Industry analysts said the company, with 21.9 million customers, has also experienced difficulties recently in switching over to a new network. A federal rule that took effect in November allowing consumers to switch carriers and keep their cell phone numbers also likely hit AT&T Wireless hard in terms of customer defections, said analysts.

But regardless of which suitor AT&T selects, experts said, the merged company would be better suited to compete against the nation's biggest carrier, Verizon Wireless, which has 36 million customers and the largest network coverage. Verizon also announced recently that it is in the process of rolling out its high-speed wireless data network across the country.

"Verizon certainly has the best performance out of the large wireless carriers," said F. Drake Johnstone, an analyst with Davenport & Co. in Richmond.

"Competitors of Verizon realize they have to step up spending to keep up, and that they may have to do it sooner," Johnstone said. "Consolidation would be a positive for the industry. It would mean more cash flow, stabilize pricing and generate long-term higher earnings. The remaining players would invest more in the network so you have better network quality and a larger footprint across the country for each carrier."

Bigger players would also have the resources to introduce new technology faster, such as advanced versions of picture messaging, e-mail, Web browsing and video streaming applications.

"I love AT&T, but if they merge, it would probably be better since they could offer better customer service and better phones," said Bryan Morton, a 23-year-old Baltimore temp worker, who recently bought AT&T Wireless' Nokia 3100.

There are 154 million wireless customers in America, according to the Cellular Telecommunications and Internet Association. Keeping those customers happy is an enormous issue that carriers deal with, because an average of 37 percent switch carriers each year.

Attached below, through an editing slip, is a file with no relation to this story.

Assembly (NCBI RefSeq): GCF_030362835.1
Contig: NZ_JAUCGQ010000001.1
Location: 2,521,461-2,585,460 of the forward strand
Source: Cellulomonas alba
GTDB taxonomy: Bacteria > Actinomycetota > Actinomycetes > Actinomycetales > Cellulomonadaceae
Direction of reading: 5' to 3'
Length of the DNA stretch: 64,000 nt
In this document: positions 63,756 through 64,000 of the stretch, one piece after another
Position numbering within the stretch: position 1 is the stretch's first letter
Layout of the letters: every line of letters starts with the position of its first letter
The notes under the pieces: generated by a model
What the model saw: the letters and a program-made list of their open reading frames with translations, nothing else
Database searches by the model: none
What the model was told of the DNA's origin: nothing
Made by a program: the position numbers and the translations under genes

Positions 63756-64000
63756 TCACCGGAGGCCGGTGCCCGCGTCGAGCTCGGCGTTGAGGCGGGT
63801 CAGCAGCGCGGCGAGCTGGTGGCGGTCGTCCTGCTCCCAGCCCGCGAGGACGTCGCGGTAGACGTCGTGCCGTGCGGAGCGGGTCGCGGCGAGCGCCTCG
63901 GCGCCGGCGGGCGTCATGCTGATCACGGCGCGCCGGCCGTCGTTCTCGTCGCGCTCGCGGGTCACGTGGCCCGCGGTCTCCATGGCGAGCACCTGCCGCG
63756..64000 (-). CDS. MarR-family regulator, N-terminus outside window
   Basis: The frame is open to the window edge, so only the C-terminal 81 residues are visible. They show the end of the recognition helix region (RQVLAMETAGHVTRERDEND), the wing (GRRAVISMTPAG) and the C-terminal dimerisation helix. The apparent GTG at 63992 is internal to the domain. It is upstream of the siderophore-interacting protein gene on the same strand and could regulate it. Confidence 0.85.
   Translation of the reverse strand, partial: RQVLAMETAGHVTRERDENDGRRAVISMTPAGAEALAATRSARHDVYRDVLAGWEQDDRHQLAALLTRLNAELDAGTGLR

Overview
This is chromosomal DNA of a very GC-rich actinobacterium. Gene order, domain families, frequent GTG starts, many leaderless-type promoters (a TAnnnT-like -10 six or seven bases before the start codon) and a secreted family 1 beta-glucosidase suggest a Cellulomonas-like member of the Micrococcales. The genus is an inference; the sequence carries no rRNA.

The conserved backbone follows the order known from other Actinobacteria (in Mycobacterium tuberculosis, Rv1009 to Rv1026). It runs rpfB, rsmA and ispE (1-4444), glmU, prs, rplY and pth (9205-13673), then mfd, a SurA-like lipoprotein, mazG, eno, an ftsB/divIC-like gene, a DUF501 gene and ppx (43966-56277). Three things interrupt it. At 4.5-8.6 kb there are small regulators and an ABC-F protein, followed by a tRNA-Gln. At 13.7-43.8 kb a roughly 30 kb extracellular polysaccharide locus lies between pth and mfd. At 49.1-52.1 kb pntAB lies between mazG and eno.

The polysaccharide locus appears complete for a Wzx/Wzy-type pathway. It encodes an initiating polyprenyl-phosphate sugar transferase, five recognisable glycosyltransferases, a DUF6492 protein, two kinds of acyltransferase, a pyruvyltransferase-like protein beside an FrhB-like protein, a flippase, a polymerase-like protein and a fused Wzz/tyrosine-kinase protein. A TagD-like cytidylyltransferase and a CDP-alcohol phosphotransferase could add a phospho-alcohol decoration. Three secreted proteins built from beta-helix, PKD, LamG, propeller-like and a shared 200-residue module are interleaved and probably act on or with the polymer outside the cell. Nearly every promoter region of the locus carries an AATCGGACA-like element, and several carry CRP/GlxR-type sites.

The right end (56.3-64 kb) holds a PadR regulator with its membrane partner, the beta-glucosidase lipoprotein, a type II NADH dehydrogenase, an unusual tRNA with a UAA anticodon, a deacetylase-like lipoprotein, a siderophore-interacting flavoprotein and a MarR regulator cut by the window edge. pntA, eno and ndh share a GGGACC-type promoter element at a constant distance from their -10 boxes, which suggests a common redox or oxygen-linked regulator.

That tenuous sort of relationship makes it increasingly important for carriers to distinguish themselves on the quality of service offered, industry experts said.

`Can you hear me now?'

Pete Priola is no expert on telecommunications, but the owner of Mangia Italian Grill at the Inner Harbor knows something about service. Amid dropped calls, no coverage signals, echoes and other reception problems, he has been a Cingular customer, a Nextel customer and now a Verizon customer.

"I travel a lot," said Priola, 45, who spends about $340 a month on his cellular bill. "I was up in Bangor, Maine, recently, and I couldn't get any reception. I drive by the airport, and forget about it - I have no coverage. I live by the water, I get no signal. You know why the guy in that commercial is always walking from place to place saying, `Can you hear me now?' It's because he's got to keep moving every second to have service.

"All the companies I've been with have had problems," Priola said. "Maybe if these companies merge, it would be less cut-throat, and they would have more time and money to give us better calling areas and better service. That would be a good deal worth paying for."